Lots of new books have hit the shelves this week! Here's a sampling of the non-fiction titles.
"Quirky Kids," by Perri Klass and Eileen Costello: A "quirky kid" in this book is one with autistic spectrum disorders, pervasive developmental disorder, nonverbal learning disability, Asperger's syndrome, or other hard-to-diagnose things that make these kids seem not quite in sync with their peers. Klass and Costello, both pediatricians, strive to help parents figure out when the quirk needs diagnosing and when it doesn't, how to advocate for your child in school and with doctors, and how to help your child be happy and successful in his or her life.
"Over the Edge of the World," by Laurence Bergreen: When Magellan's ships set sail in 1519, the Europeans knew virtually nothing about the rest of the world - and much of that was legend. By the time the mission was completed, the world had changed. There was no edge of the world; instead, there were new lands and people with strange customs. In his brutal three year journey, Magellan weathered mutiny and battles, initiated first contact with natives, and finally was killed in battle. His mission to find a route to the Spice Islands was ultimately a success: his ships returned home rich, with holds full of spices - but with only 18 sailors left.
"No Fixed Points," by Nancy Reynolds and Malcolm McCormick: A grand survey of dance in the 20th century, this tome covers everything from ballet (Russian, European, American, and more) to modern dance, tap, jazz, and show dancing. All the big names are here: Nijinsky, Pilobolus, Astaire, and Duncan, to name a few, and the authors give a great, in-depth analysis of each of their styles and motives.
"Sickened," by Julie Gregory: Munchausen by Proxy is a form of child abuse in which a caretaker, often a mother, exaggerates, fabricates, or induces mental or physical ailments in a child. Gregory had such a mother and spent most of her childhood being shuffled from one doctor to another, always on a restricted diet because of some imagined allergy, being punished if she didn't tell doctors "the right thing," and always told by her mother that she was frail and would die young. How she found her way out of the lies into a normal life is a story you won't soon forget.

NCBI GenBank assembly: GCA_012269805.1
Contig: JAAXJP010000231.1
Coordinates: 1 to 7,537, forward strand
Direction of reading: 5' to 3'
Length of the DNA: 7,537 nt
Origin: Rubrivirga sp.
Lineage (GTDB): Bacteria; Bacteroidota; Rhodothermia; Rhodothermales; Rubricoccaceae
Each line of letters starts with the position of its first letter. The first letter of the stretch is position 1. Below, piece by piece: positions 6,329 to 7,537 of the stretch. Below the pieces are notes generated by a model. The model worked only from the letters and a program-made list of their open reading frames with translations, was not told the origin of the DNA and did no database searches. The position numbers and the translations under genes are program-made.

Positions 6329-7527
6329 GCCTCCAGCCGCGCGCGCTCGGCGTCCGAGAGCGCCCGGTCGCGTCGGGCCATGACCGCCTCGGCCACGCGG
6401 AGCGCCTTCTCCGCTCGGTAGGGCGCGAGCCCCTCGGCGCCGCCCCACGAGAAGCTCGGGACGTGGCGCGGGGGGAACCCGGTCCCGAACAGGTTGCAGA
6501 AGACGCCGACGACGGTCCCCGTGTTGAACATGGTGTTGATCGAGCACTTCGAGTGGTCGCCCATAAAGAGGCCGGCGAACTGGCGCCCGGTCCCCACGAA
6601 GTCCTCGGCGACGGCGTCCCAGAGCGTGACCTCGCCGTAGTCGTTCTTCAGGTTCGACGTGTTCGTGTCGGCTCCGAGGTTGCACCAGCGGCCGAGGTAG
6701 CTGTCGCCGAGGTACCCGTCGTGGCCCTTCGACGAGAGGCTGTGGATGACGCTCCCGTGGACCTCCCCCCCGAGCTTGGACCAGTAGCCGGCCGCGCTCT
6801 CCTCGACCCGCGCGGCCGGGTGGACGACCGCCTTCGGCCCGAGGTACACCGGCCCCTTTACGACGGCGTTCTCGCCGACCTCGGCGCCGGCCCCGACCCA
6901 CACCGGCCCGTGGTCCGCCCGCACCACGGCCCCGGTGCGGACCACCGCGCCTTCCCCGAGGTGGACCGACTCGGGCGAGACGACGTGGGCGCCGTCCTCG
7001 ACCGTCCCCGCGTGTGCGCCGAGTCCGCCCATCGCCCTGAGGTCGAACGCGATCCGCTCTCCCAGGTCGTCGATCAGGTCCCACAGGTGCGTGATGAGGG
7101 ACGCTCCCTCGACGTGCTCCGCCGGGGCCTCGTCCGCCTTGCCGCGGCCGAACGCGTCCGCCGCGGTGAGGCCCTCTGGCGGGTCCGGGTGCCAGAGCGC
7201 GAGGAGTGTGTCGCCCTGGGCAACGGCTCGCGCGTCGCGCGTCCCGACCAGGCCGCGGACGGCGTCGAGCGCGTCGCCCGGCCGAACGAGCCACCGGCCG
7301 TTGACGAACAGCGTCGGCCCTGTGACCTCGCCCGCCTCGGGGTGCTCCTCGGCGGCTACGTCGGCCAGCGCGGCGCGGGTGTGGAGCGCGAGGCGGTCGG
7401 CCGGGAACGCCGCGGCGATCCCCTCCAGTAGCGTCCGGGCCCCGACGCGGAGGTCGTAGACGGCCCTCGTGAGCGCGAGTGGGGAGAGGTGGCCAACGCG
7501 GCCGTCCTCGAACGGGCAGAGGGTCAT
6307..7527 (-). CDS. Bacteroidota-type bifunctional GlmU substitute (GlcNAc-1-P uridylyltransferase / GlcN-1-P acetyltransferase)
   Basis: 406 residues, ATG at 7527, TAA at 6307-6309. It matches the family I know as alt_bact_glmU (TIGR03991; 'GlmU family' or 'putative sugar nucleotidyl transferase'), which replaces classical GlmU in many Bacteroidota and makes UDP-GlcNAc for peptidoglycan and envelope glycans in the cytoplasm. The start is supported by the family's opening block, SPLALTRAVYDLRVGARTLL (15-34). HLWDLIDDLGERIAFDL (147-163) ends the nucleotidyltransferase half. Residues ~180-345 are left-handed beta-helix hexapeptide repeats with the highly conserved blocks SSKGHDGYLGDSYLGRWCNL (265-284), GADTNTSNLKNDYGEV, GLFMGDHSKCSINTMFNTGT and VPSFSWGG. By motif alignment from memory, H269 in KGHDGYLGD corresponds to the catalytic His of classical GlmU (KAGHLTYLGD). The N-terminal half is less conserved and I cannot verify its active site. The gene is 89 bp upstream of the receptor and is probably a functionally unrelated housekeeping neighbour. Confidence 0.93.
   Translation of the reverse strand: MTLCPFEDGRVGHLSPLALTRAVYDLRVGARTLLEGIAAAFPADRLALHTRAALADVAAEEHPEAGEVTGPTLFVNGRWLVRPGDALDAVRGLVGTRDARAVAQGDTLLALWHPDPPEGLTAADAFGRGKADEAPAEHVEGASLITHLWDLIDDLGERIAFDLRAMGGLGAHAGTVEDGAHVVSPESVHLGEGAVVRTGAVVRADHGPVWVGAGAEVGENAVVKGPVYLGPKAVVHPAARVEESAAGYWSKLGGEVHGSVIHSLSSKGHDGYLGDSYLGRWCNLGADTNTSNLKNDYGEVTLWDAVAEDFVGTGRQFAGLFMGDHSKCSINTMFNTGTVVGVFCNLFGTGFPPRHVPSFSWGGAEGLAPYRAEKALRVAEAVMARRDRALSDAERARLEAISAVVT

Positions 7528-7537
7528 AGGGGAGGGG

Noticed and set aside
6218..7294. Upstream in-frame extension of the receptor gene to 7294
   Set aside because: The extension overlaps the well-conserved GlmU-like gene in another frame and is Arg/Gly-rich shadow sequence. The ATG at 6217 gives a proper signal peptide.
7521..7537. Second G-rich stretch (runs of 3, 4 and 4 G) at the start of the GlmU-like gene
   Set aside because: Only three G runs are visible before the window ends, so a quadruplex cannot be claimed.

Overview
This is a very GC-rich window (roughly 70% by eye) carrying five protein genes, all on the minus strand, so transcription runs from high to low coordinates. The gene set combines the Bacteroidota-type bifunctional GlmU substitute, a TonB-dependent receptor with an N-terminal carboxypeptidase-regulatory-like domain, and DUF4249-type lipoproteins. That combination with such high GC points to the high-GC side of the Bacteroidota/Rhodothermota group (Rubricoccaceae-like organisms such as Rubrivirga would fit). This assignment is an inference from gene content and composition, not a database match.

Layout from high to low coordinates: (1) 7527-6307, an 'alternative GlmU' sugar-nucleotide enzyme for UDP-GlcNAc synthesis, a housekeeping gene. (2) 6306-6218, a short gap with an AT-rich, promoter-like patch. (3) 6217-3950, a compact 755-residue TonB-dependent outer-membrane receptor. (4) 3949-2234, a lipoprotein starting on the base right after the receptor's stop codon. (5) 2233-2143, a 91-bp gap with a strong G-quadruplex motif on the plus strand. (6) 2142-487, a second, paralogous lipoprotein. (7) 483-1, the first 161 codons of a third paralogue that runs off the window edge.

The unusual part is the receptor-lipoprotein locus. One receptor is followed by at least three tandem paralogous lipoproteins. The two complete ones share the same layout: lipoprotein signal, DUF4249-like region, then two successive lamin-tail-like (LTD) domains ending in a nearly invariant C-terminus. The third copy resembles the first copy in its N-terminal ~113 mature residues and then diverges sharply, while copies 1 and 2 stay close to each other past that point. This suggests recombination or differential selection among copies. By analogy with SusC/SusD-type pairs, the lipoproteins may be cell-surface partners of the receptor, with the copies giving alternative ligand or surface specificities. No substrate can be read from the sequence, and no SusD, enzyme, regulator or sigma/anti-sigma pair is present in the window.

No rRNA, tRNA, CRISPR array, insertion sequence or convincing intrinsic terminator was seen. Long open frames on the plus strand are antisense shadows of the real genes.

"Bull! The History of the Boom, 1982-1999," by Maggie Mahar: Both a financial and social history of the Great Bull Market that started in 1982 and ended with a thud in 1999, this is a crash course in what happened and why. From 1961, when the foundation was laid for an upswing, to the prime of mutual funds and the disappointments of the late '90s, Mahar writes intelligently, succinctly, and with an eye to the future.
"Ready when you are," by Martha R. Shulman: This mouth-watering cookbook will hit the spot for those who enjoy cooking and eating real food, but don't have big blocks of time to work with. Following each recipe's list of ingredients are the steps involved in preparation, including notes on what can be done ahead. At the end of the recipe are suggestions for using the leftovers in new meals. In addition to soups and stews, Shulman includes chicken, vegetable, bean, and rice dishes, and even desserts.
"True Grizz," by Douglas H. Chadwick: Of particular interest to Juneauites interested in bear issues, this book deals with grizzlies in Montana and the dedicated wildlife managers who are attempting to teach them to behave in ways that will keep them alive. Using rubber bullets, Karelian bear dogs, chemical deterrents, and darts, many bears have been trained to stay away from human habitations , though some (also profiled in this book) will be spending the rest of their lives in captivity. Not a dense, technical read, this is a wonderful look at individual bears and people who want to help them coexist with humans.
"And if I Perish," by Evelyn M. Monahan and Rosemary Neidel-Greenlee: The authors, themselves former military nurses, have written a cohesive and riveting account of front-line U.S. Army nurses in World War II. Using official documents, eyewitness accounts, and reconstructed dialogue, they cover nurses serving in North Africa, Italy, France, and Germany, and follow several nurses to each of their stations around the world, giving plenty of information about the war's "big picture" for context. Fascinating reading!
If you'd like to place a hold on any of these titles, call the Juneau Public Library at 586-5249. If you have internet access, your library card, and a PIN, you may place your own holds by going to our website (www.juneau.org/library) and looking at our catalog. Placing holds on item featured in In the Stacks is now even easier! The new columns are hyperlinked to the catalog: simply look up the column, click on the title you want, and you will be ready to place a hold.